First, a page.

The other boys didn’t seem to be up for replying to the shipmaster’s question so I stepped forward, “I worked with steam pipes and valves back at my parent’s workshop.”
Vantor nodded and crooked his finger at me, beckoning. I took another step forward and he started at me for a good twenty seconds before yelling over his shoulder, “EARLS!”
I jumped at the sound, but quickly straightened my back for fear of looking weak to the other shipmates. I knew that on this ship, being a pansy about little things would not go down too well. A younger man came hobbling out of the ship’s hold and caught sight of Vantor waving. He looked to be about thirty and had a bald head which was adorned with intricate tattoos of the sea, he was slim with whipcord muscles and had a friendly face which was a startling contrast to his fierce ink.
“Allerton, was it?” Vantor asked, looking back at me as Earls approached us.
“Yes, sir.” I replied, smiling. Smiling seemed to help ease his stony attitude a little, and he returned mine with a tight-lipped one of his own which, thankfully, reached his eyes.
“This is Benjamin Earls,” he introduced the man once he’d reached us. I heard some of the younger boys’ breath whoosh out of them in surprise and wonder, no doubt after they saw his fearsome head. “He is the engineer of this ship, and carpenter. Earls, this is Alleron and he says he knows about pipes.”
Earls turned to me and grinned, it was lopsided and as friendly as his face. I stuck out my hand, daring to be as familiar as I could given the circumstances, “pleasure to meet you.”
“An’ you too,” he rumbled, shaking my hand in a tight grip enthusiastically.
“Allerton, you’re going to work under Earls. You’ll take over the valve and pipe maintenance so he can get on with fixing that bloody great chip in the mainmast.” I could tell the last part was a jibe directed at Earls, but it wasn’t venomous, although there was a small amount of steel in his voice which suggested it was soon going to be an order.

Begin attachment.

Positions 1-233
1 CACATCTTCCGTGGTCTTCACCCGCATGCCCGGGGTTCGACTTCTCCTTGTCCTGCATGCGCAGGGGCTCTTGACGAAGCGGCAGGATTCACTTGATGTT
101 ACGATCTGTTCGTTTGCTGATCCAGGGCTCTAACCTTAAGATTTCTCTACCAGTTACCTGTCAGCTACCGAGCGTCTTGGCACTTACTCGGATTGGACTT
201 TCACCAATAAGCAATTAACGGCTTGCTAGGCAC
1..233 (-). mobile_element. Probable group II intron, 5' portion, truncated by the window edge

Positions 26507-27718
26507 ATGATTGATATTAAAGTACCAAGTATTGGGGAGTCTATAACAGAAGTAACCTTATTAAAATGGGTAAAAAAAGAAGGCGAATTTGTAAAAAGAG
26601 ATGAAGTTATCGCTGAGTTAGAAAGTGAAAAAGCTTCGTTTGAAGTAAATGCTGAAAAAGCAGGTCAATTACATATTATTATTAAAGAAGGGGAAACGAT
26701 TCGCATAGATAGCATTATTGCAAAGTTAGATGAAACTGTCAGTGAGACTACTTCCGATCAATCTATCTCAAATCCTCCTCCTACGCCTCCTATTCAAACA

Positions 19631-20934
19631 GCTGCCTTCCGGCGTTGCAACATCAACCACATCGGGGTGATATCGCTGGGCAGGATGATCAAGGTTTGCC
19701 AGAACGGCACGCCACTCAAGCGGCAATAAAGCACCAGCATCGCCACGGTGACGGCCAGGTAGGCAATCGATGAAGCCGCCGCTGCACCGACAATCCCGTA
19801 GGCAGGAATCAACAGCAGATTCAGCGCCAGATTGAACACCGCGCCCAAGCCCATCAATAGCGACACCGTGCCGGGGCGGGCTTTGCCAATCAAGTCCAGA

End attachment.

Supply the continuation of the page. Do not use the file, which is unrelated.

“Oh, thank God!” Earls huffed out, “I tell ye, I been waitin’ for some’n like you,” I waved goodbye to the boys as Earls led me away from them. “See, Pete expects every’n to do jus’ as he asks and thinks tha’ I can do everythin' engineerin’ related. I tell ‘im ev’ry day, I’m no good with the pipes, like. But, he jus’ ignores me.”
I tilted my head towards the man, listening very carefully so I didn’t miss a thing through his thick accent. “Well, I’ve been working with pipes and valves and the like for years now. So you’re saved,” I joked and he laughed heartily.
“Righ’ you are,” he chuckled and then stopped once we’d reached the engine room. The air was heavy with soot and it was stifling. I glanced around, impressed.
“I don’t think I’ll be of much use here, through,” I shouted over the whooshing of the air through the pipes and the roar of the fire, he looked at me in horror so I quickly added, “these pipes are looking great! When was the last maintenance check on them?”
“Jus’ over a month ago, now!” He yelled back and I nodded.
“Do you want me to check them over again?”
“If ye don’ mind, that’d be grand!”
“Okay!” I coughed. The smoky air was starting to get to me a little so I reached down, tearing a chunk of fabric from the bottom of my shirt. I wrapped it around my face and instantly felt the difference.
After a few minutes of hunting around for some leather pipe-work gloves, I got to work.